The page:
Tobacco Smoke and Lung Cancer:. A Mechanistic Overview Ryan Ubelhor. Lung Cancer Mechanisms Common Misconceptions and Clearing the Air General Path Towards Lung Cancer Interesting Compounds in Tobacco Smoke DNA Math Addition Benzene Derivatives Subtraction Free Radicals
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A Mechanistic Overview
The mechanisms by which tobacco smoke leads to lung cancer are not well known due to the complex nature of tobacco smoke.
No Clear Path
Tobacco smoke is complex but ongoing studies from the past 50 years clearly show the multitude of paths towards lung cancer.
Multitude of PathwaysLung Cancer Mechanisms
While the path for each compound is slightly different, the overall train wreck follows a consistent pattern.
Intake → Activation → DNA damage → Miscoding → Lung Cancer
There is as much NNK in tobacco smoke as the cumulative amount of Polycyclic aromatic hydrocarbons (PAH’s)
BaP is well studied and a highly documented as a dependable carcinogen, however, it is not the strongest tumerogin of the PAH’s. Dibenzo[a,h]anthracene, 5-methylchrysene and dibenzo[a,i]pyrene are substantially stronger. NNK is lung specific and will arrive there to cause damage regardless of exposure method.
There are many possible ways to damage DNA.
Primarily fall into two categories: Mutation and Breakage/Nicking
Most repair enzymes operate by recopying one strand.
Once inside the cells of the lungs, the body’s own enzymes are used to cause problems.
Organic compounds are activated into forms that can cause adducts on DNA.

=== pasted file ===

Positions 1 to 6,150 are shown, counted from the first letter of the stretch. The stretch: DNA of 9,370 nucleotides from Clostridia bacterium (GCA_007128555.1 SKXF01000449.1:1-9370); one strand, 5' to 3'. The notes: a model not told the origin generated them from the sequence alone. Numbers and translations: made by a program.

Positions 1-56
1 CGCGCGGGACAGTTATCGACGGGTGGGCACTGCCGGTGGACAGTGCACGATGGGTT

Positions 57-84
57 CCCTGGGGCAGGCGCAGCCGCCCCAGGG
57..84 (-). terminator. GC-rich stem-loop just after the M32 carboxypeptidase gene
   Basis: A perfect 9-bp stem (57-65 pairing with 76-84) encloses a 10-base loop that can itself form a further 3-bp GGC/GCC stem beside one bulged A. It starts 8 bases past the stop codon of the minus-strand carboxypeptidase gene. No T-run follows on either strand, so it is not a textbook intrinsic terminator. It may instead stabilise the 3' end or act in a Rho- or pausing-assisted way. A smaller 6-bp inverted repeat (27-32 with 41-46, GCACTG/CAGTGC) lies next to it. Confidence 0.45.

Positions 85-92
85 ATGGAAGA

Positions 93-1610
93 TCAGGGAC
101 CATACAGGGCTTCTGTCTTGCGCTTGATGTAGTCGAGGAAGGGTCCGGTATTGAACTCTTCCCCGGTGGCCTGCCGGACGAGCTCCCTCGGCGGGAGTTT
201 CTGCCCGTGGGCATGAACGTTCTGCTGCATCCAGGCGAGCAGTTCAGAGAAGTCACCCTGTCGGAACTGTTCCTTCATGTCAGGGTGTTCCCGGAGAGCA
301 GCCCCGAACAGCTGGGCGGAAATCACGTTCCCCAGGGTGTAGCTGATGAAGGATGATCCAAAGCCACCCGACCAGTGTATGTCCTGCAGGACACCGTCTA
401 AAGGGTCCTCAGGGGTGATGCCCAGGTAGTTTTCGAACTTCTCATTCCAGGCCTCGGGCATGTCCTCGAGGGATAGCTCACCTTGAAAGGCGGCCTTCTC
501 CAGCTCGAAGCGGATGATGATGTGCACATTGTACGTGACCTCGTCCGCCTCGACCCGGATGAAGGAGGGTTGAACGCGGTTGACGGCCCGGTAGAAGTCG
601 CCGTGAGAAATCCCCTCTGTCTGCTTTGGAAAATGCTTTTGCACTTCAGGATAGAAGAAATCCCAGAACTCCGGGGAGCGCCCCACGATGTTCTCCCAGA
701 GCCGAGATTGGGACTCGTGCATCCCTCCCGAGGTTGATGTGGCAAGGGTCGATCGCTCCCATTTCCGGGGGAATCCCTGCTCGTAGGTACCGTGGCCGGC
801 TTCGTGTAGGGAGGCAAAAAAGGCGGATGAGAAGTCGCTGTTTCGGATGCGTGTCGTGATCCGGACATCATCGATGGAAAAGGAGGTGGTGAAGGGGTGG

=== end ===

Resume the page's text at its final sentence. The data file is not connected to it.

An oncogene is basically a regular gene that has undergone mutation and now promotes cancerous growth.
25%-50% of human adenocarcinomas are found with this substitution.
Normally very important in regulating cell death, but is found mutated in over 50% of all lung cancer cases. Typically, G T or G A transversions were the most common mutations. While not positively linked to NNK yet, these are NNK’s normal methods of attack on DNA.
The final steps of DNA nicking is the same as adduction. The modified DNA is not always caught and can then be replicated causing more errors and eventually cancer. The first steps are not from unwelcome additions but rather reactive species such as the NO radical that nick off chunks of DNA.
Much is known about the pathways in which tobacco smoke causes lung cancer. The confusion arises when trying to speak specifically about a general concept.
Tobacco smoke generally causes cancer via damage to DNA that is not always caught and then goes on to cause further problems.
Each specific compound in the soup that is found in tobacco smoke can be activated by different enzymes and damage different genes.
Hecht, Stephen S., Journal of the National Cancer Institute, Vol. 91, No. 14, July 21, 1999. “Tobacco Smoke Carcinogens and Lung Cancer”
P&S Journal: Winter 1995, Vol.15, No.1“The Renaissance Reshaping Cancer at Columbia Presbyterian Medical Center”
Environmental Health Perspectives 105, Supplement 4, June 1997
“Approaches to Chemoprevention of Lung Cancer Based on Carcinogens in Tobacco Smoke”
Stephen S. Hecht
University of Minnesota Cancer Center, Minneapolis, Minnesota